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Sea simulation

Marine Institute virtually tests new Marine Atlantic ferry design

Campus and Community

By Moira Baird

The Centre for Marine Simulation has conducted a series of virtual sea trials on a model of the next Marine Atlantic ferry.

The Hibernia offshore operations simulator facility at the Marine Institute.
Photo: David Howells

In July Marine Atlantic announced Swedish company Stena was the winning bidder to provide a 203-metre passenger ferry scheduled for service in the 2024-25 fiscal year.

Stena hired the Centre for Marine Simulation (CMS) to demonstrate the manoeuvrability of its proposed design for a new vessel.

The task required simulated trials in rough weather, ice conditions and tight quarters, including the narrow channel leading to the Port-aux-Basque ferry terminal.

“It was a challenging project that we put together in a very strange time,” said Maria Halfyard, manager of applied research and industrial projects, CMS.

Virtual environment

A team of six employees spent two-and-a-half months laying the groundwork for the simulated tests while following pandemic safety protocols.

A bank of computer monitors with computer renderings of a ferry. Two men are seated at a desk, controlling the images.
Capt. Glenn Fiander (left, on computer screen) and Capt. Victor March conduct simulated sea trials on Stena’s model ferry design.
Photo: Submitted

They built a hydrodynamic model of the proposed vessel based on Stena’s design.

They also updated the centre’s geographic databases for Marine Atlantic ferry terminals in Port-aux-Basques, North Sydney and Argentia using bathymetric charts, topographical maps and photos of each area.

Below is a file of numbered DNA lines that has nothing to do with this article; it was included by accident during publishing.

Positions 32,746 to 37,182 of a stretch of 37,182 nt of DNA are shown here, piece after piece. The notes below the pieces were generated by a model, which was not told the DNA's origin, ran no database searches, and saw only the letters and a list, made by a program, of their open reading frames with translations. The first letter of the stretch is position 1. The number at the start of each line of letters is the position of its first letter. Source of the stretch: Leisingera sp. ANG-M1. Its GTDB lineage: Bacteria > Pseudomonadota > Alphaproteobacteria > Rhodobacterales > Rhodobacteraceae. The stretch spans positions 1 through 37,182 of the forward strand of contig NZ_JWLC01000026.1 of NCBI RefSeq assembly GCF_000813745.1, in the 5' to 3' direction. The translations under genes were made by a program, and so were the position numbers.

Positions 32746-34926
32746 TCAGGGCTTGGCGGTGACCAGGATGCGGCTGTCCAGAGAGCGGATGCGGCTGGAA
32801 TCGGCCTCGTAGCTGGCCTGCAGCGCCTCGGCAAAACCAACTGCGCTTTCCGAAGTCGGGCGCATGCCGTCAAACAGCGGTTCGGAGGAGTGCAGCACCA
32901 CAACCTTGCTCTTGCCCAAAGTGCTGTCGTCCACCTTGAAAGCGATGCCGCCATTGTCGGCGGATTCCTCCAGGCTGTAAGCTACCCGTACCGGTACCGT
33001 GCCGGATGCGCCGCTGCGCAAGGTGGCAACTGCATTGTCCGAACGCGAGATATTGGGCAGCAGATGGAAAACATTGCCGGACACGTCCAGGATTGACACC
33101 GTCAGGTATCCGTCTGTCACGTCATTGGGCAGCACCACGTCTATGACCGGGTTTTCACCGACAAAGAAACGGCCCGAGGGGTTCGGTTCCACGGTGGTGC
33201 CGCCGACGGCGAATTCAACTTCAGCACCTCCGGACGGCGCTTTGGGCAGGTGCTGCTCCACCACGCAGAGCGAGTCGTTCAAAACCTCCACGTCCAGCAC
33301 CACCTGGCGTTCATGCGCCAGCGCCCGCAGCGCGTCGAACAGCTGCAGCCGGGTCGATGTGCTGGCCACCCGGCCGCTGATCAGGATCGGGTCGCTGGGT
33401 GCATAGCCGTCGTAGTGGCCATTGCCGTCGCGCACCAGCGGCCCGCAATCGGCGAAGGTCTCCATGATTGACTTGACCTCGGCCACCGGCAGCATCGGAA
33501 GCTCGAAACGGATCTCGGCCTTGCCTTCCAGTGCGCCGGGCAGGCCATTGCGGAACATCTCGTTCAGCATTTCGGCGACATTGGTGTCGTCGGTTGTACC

“We’re basically putting the vessel in a virtual environment,” said Ms. Halfyard. “When you’re sailing in one of our simulators, it’s pretty much what you would see in real life.”

Pandemic challenges

Ms. Halfyard says the pandemic posed some challenges for the project.

Maria Halfyard has blonde hair and is wearing a black shirt. She is standing in front of a schooner wheel hung on a wall.
Maria Halfyard
Photo: Submitted

Usually, clients send their own personnel to participate in the simulations and witness the results first-hand.

Since restrictions prevented Stena employees from travelling to St. John’s, the CMS team conducted the tests.

“Having sailed on and navigated ships of various sizes throughout my career, I was familiar with the operation being simulated, but a vessel of this exact size, configuration and in the ports in question was not something I had experience with,” said Capt. Glenn Fiander, a master mariner and CMS instructor.

“We all had to familiarize ourselves with the vessel’s capabilities and handling characteristics before conducting the trials. After a few initial runs, we became comfortable with the manoeuvring characteristics of the vessel and proceeded with the trials.”

A CMS first

Stena vessel designers were able to see the simulations in real time thanks to programmer analyst Jesse Frampton and IT network administrator Steven Pumphrey, who devised a secure, remote connection for the simulator.

It was a first for the centre.

“The good news is, we can use this remote connection for future clients,” said Ms. Halfyard.

The team also met regularly with Stena online, debriefing them via Microsoft Teams on how the vessel performed in the simulations.

“We worked very closely with them throughout the development stage and the simulation stage to ensure we were meeting their objectives,” Ms. Halfyard said.

Detailed observations

The end result was a seakeeping analysis report.

“We don’t provide recommendations — we provide observations of the vessel’s performance in a detailed report. The client then makes decisions based on the data,” said Ms. Halfyard.

The report consists of observations of the vessel’s power and manoeuvring capability in simulated scenarios, including docking and undocking at all three ferry terminals, demonstrating that it can hold station or dock safely in a variety of environmental conditions.


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